1. Great post. I do agree with most of what you said, but I do believe the offshore money isn't as relevant and some believe. I've noticed for the most part in my area (South Delta) that condos are just sitting on the market. If they do sell they are for 2006/7 prices, or at least 20% under assessed value. I also have seen a few more Chinese move into the area. A realtor friend of mine told me that the few he has had dealing with aren't very rich but can get a 700k mortgage but can't get the 900k mortgage to buy in Richmond. The real estate boards won't tell us the truth, all their numbers from yesterday are fudged numbers. You can talk to any realtor in this market and see we have started a correction. Homes in Ladner that sold between 600 and 650k are now listed in the mid 5's. In Tsawwassen you can look at the assessed value and see at least 10 to 15% drop this year. There's a couple homes I took a look at just out of curiousity and they are priced around 550. My realtor friend told me a year and a half ago they were offered 590 and turned it down. Reality is sinking in and prices are dropping, its just a matter of time before it happens in Vancouver proper.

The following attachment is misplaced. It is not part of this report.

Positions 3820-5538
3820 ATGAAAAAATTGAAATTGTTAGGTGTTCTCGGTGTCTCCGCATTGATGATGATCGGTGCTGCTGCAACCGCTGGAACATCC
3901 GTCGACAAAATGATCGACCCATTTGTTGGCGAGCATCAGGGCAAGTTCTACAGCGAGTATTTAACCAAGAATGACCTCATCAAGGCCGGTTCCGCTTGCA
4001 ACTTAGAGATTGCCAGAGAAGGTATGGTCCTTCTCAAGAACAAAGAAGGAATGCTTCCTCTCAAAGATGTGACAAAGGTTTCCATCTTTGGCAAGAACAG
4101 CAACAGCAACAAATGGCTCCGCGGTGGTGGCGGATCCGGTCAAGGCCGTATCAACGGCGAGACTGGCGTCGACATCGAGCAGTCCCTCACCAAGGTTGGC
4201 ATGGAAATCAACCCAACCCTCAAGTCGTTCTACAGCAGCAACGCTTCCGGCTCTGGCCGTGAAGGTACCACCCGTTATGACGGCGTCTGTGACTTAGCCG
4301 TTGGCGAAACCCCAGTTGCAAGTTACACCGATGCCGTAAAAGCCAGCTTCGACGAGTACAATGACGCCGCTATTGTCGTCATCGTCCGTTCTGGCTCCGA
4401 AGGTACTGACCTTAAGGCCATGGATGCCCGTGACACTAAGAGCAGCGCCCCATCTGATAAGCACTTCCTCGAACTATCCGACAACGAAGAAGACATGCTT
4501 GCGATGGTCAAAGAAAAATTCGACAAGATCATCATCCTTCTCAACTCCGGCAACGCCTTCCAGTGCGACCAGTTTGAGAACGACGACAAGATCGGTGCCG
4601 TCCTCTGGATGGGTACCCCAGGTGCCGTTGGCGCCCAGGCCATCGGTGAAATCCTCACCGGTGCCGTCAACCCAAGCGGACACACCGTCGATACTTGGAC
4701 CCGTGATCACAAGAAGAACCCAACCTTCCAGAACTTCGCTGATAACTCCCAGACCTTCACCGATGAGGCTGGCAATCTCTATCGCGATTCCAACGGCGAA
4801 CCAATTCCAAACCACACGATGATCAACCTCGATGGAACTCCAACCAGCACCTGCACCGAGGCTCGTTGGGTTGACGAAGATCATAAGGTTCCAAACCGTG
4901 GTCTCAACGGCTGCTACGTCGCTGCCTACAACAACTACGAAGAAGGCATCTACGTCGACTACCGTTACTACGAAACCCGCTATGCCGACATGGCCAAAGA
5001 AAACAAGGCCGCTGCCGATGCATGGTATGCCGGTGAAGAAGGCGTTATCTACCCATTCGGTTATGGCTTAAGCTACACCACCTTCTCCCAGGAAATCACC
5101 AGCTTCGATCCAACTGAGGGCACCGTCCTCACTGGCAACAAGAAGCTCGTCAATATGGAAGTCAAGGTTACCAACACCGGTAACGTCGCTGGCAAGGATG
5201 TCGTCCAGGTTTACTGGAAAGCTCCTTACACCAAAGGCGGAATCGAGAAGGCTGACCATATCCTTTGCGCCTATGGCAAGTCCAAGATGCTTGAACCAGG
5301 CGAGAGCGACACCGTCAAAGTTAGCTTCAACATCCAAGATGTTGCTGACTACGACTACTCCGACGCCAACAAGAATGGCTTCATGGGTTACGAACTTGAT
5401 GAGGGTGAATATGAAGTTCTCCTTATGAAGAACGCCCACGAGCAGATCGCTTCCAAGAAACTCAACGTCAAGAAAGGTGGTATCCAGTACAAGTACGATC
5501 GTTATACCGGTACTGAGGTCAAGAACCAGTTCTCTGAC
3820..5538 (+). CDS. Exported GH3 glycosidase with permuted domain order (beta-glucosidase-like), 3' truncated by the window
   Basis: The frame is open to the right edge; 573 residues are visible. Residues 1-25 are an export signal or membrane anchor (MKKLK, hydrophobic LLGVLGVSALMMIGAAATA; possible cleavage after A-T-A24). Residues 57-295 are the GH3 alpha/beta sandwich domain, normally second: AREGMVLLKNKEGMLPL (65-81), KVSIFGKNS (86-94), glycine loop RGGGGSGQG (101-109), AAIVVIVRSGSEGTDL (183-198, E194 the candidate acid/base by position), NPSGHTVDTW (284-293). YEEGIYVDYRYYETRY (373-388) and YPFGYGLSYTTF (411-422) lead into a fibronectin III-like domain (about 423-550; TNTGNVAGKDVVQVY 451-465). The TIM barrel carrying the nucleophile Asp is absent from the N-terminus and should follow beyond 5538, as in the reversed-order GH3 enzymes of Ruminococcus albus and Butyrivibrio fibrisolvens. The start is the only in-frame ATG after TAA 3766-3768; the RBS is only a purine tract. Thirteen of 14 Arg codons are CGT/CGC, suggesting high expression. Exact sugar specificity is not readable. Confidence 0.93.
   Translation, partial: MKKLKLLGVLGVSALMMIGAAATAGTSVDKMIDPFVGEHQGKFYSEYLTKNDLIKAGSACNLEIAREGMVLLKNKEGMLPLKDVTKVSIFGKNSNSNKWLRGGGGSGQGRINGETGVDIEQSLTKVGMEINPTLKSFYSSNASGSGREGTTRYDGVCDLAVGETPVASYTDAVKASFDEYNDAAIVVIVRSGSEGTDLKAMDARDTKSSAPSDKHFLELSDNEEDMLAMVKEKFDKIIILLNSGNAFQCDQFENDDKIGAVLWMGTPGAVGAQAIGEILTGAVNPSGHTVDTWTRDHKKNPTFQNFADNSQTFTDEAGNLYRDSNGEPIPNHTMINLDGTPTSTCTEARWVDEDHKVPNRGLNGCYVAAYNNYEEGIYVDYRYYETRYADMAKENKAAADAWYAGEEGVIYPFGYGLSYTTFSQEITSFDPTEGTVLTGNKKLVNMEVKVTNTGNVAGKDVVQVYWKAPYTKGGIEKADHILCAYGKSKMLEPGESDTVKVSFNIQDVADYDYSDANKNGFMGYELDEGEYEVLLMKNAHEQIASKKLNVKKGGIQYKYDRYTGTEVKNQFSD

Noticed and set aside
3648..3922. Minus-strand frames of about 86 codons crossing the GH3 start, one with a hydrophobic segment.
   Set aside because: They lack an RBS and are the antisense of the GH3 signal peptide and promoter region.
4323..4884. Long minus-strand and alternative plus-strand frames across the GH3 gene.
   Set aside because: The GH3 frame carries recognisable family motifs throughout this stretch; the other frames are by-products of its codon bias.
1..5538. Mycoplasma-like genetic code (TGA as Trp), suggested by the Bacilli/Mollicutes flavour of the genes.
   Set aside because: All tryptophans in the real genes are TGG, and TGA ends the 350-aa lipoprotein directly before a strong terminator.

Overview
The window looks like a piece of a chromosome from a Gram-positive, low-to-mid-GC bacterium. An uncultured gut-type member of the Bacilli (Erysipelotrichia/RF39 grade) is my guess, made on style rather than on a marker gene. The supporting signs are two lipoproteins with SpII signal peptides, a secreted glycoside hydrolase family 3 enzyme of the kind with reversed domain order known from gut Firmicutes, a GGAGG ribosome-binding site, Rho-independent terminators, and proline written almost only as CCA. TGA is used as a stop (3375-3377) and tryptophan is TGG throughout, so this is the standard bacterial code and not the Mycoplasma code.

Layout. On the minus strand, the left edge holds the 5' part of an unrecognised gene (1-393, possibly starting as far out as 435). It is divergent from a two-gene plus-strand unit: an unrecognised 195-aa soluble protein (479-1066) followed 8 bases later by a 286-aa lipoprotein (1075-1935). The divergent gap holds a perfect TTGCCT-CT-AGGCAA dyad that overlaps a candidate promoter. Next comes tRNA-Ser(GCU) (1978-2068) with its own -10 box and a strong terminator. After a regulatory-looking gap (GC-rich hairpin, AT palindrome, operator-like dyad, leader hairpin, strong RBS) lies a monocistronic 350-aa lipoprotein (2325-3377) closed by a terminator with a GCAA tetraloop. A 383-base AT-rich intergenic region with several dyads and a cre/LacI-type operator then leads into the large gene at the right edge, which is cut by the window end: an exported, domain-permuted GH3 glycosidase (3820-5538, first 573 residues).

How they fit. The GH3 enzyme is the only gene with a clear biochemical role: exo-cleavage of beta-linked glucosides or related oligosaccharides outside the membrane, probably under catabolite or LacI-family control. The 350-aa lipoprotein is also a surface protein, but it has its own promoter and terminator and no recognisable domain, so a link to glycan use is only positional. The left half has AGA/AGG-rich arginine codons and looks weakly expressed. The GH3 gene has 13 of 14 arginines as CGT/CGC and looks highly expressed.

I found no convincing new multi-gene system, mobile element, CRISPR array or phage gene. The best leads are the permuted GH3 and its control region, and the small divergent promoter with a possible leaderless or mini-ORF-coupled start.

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    1. Thanks Anon.

      I agree with you. However do not underestimate the effect of HAM money in some areas. Mostly West Van and Van West. That is what they are pricing for. Not many locals can afford $2-3-4-5 Million homes. yet that is still what is still selling.



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  2. Hey Fish,

    Don't pack it in, you provide an interesting perspective.

    You are right though, there is a bit of bear fatigue, but I think much of it is due to the fact that the bulls have succeeded in changing their justification for owning real estate from profitability to arguments focused on an enhanced lifestyle and not losing money. That is, property owners can no longer point to capital gains as a reason to buy, and they haven't been able to use income as a rational explanation for well over a decade. So, their new arguments appears to be "prices aren't crashing so you might as well jump in" and "I'm not putting my life on hold, while living in a basement suite".